with Paul D. Miller a.k.a. DJ Spooky that Subliminal Kid
Paul D. Miller’s Preamble:
In an era of intensely networked systems, when you create, it’s not just how you create, but the context of the activity that makes the product. Operating systems, editing environments, graphical user interfaces—these are the keywords in this kind of compositional strategy. During most of the spring of 2002 I was working on an album called Optometry. I thought of it as a record that focused on “the science of sound—as applied to vision.” Think of it as a kind of “synaesthesia” project navigating the bandwidth operating between analog and digital realms. Optometry was constructed out of a series of audio metaphors about how people could think of jazz as text, of jazz as a precedent for sampling—of jazz as a kind of template for improvisation with memory in the age of the infinite archive. In sum, the album was a play on context versus content in a digital milieu using sampling as a “virtual band” of the hand. Flip the situation into the here and now of a world where file swapping and peer-2-peer bootlegs are the norms of how music flows on the Web, and Optometry becomes a conceptual art project about how the “hypertextual imagination” holds us all together. Seamless, invisible, hyper-utilitarian.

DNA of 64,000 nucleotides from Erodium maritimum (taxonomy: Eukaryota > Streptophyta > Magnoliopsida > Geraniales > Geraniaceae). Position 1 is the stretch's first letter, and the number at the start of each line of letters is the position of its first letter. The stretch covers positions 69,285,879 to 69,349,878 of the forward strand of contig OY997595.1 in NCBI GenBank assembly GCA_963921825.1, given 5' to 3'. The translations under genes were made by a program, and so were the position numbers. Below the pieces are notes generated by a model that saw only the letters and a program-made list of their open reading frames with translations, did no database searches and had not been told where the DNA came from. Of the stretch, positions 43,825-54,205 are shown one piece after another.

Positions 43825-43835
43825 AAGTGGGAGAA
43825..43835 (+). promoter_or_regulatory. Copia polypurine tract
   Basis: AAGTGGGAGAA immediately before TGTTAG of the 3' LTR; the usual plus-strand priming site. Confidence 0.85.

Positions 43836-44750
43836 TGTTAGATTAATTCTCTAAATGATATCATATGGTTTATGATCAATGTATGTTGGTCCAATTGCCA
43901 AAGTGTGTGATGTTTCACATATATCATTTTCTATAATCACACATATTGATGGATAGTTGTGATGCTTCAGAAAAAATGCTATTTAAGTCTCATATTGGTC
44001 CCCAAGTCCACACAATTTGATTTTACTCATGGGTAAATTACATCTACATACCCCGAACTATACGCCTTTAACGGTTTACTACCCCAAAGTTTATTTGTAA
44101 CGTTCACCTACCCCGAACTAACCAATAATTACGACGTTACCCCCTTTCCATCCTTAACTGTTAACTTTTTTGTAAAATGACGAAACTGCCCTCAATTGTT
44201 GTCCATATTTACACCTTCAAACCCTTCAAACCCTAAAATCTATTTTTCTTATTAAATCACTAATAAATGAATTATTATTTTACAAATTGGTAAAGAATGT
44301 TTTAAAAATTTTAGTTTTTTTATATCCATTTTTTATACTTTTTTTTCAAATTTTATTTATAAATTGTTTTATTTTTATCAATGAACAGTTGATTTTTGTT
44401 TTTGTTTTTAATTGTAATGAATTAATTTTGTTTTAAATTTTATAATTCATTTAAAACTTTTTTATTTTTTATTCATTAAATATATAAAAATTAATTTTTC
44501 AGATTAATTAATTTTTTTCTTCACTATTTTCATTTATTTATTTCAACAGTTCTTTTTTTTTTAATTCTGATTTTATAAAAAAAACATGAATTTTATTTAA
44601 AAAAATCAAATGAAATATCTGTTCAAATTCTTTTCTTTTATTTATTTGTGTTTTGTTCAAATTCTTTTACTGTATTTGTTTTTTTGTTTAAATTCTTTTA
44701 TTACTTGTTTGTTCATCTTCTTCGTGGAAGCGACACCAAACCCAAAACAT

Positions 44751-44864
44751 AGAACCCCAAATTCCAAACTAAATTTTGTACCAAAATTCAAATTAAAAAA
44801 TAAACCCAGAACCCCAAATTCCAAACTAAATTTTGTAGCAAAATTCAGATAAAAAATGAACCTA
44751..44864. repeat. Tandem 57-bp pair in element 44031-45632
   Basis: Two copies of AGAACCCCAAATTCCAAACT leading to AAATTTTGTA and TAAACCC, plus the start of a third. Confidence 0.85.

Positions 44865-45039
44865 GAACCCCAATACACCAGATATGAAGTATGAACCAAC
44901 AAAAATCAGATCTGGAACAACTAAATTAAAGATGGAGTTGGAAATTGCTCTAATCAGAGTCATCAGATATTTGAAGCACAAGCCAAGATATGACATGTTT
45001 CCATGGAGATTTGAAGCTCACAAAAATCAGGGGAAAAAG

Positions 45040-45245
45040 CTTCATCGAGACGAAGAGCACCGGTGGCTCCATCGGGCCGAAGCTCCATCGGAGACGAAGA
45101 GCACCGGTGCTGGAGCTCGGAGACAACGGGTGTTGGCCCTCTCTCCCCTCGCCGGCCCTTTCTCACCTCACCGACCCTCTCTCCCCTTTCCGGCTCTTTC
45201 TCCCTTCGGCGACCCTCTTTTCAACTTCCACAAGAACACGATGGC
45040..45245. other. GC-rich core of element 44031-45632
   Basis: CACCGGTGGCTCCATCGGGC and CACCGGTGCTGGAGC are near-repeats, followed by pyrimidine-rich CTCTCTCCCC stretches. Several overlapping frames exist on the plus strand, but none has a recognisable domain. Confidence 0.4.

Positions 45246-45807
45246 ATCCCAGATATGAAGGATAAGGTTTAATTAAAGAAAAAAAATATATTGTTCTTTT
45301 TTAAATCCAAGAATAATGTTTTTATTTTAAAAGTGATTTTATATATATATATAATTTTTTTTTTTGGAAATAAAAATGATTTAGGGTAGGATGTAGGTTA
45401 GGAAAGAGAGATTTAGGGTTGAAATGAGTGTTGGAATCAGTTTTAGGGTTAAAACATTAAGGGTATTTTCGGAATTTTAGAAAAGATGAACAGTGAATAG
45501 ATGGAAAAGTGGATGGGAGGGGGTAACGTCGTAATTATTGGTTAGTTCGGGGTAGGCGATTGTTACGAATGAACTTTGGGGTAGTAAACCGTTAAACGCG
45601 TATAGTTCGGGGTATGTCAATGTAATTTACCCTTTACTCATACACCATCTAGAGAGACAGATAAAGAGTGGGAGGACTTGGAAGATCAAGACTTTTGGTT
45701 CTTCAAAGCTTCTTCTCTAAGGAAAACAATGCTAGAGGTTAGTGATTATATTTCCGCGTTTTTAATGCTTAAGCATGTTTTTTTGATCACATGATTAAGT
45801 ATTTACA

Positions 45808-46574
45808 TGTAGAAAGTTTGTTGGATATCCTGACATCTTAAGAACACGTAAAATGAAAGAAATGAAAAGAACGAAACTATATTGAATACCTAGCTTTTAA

What’s new here? In 1939 John Cage made a simple statement about a composition made of invisible networks that was called Imaginary Landscape. The piece was written for phonographs with fixed and variable frequencies (consider that there was no magnetic tape at that time), and radios tuned to random stations. The idea for Cage was that the music was an invisible network based on “chance operations.” As Cage would later say in his famous 1957 essay “Experimental Music,” “Any sounds may occur in any combination and in any continuity.” The sounds of one fixed environment for him were meant to be taken out of context and made to float—think of it as audio free association, and you get the first formalist ideas of the origins of DJ culture. But what does this have to do with jazz?
In a speech before the Library of Congress, Ralph Ellison would flip the mix and build a template for a new kind of literature—that’s the echo of “Imaginary Landscape” that intrigues me. “So long before I thought of writing, I was playing by weather, by speech rhythms, by Negro voices and their different timbres and idioms, by husky male voices and by the high shrill singing voices of certain Negro women, by music by tight places and wide spaces in which the eyes could wander…” Again, the invocation of an imaginary landscape made of the hyper-real experiences of living in a world made of fragments of experience. The idea of being made from files of expression put through places that are not spaces, but code. Gesture is the generative syntax, but once the sounds leave the body, they’re files. And that’s the beginning…